What will health and social care be like in 2021?

With no changes, the deficit in health funding in the North East could be £641million '“ or £904million including social care '“ by 2021.

By The Newsroom
Thursday, 16th February 2017, 11:00 am
Updated Wednesday, 1st March 2017, 8:06 am
Northumbria Specialist Emergency Care Hospital
Picture by Jane Coltman
Northumbria Specialist Emergency Care Hospital Picture by Jane Coltman

That is the stark background to what has been described as the biggest shake-up to the NHS in a generation, following an inquiry by the investigations team of our publisher, Johnston Press.

The major overhaul is set out in a number of Sustainability and Transformation Plans (STPs), with England divided into 44 areas.

There are around 1.7million people in the Northumberland, Tyne and Wear, and North Durham footprint, which covers the boundaries of six clinical commissioning groups, six local authorities and a number of providers.

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The worst-case scenario – a funding gap of £904million – is the sixth highest out of the 44 STP areas in England. Based on a population of 1,7million, it requires a £531.76 reduction per person.

Two of the main criticisms of the plans, which are due to be finalised in April, are that the public is almost entirely unaware of them and that they are so full of jargon and vague assertions that critics have said the impact of the plans is unknown.

A consultation on the draft STP for Northumberland, Tyne and Wear, and North Durham ended last month and the full plan, as well as a summary, can be found on all of the CCG websites.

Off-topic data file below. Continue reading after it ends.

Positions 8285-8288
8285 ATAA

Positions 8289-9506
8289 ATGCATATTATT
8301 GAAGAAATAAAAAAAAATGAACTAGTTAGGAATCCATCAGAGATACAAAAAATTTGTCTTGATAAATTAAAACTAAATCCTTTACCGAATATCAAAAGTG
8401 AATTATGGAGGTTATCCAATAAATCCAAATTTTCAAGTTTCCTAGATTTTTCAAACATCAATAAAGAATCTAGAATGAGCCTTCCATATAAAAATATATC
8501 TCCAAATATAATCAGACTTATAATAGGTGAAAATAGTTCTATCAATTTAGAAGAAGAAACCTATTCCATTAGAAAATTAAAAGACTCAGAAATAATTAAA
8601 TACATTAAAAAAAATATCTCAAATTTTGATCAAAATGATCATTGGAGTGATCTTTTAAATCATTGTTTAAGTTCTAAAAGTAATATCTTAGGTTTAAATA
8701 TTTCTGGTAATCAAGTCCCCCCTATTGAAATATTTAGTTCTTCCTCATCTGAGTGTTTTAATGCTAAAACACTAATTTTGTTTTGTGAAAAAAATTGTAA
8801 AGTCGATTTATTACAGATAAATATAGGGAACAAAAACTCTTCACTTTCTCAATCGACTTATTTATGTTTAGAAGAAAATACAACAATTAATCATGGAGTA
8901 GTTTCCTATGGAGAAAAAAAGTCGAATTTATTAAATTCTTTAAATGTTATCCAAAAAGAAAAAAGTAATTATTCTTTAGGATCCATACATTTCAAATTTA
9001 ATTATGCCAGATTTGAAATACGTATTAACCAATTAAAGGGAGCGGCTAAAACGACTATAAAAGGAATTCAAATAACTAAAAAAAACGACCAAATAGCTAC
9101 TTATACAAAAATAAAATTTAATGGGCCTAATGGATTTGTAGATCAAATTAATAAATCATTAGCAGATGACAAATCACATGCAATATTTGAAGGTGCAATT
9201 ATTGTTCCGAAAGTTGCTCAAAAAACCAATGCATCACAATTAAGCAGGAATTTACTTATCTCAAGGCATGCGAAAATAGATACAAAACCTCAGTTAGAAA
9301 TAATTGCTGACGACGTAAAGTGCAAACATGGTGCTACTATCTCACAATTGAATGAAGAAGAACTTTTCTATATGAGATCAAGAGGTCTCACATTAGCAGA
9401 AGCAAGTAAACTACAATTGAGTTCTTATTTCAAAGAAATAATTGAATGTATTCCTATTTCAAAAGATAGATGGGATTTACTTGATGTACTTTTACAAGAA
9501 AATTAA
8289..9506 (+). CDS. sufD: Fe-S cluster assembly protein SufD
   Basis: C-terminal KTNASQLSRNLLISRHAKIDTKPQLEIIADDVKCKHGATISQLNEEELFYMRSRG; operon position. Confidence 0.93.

It explains that the focus in the North East is increasing work on ill-health prevention and improving wellbeing; increasing collaboration between organisations providing out-of-hospital care; and closing the gap in the finances.

However, the summary also adds that ‘we don’t yet know the detail of what will change’, but ‘the draft STP sets out what organisations in the different areas will be doing over the next two years’.

In Northumberland, the key focus will be continuing the ongoing development of an accountable care organisation (ACO) – an over-arching body to manage health and care services which will be a national first.

The overall area could see a four per cent reduction in the workforce (1,671 posts), but the plan says this ‘will largely be delivered’ by removing current vacancies, not replacing staff on a like-for-like basis and using staff ‘in a revised skill mix’.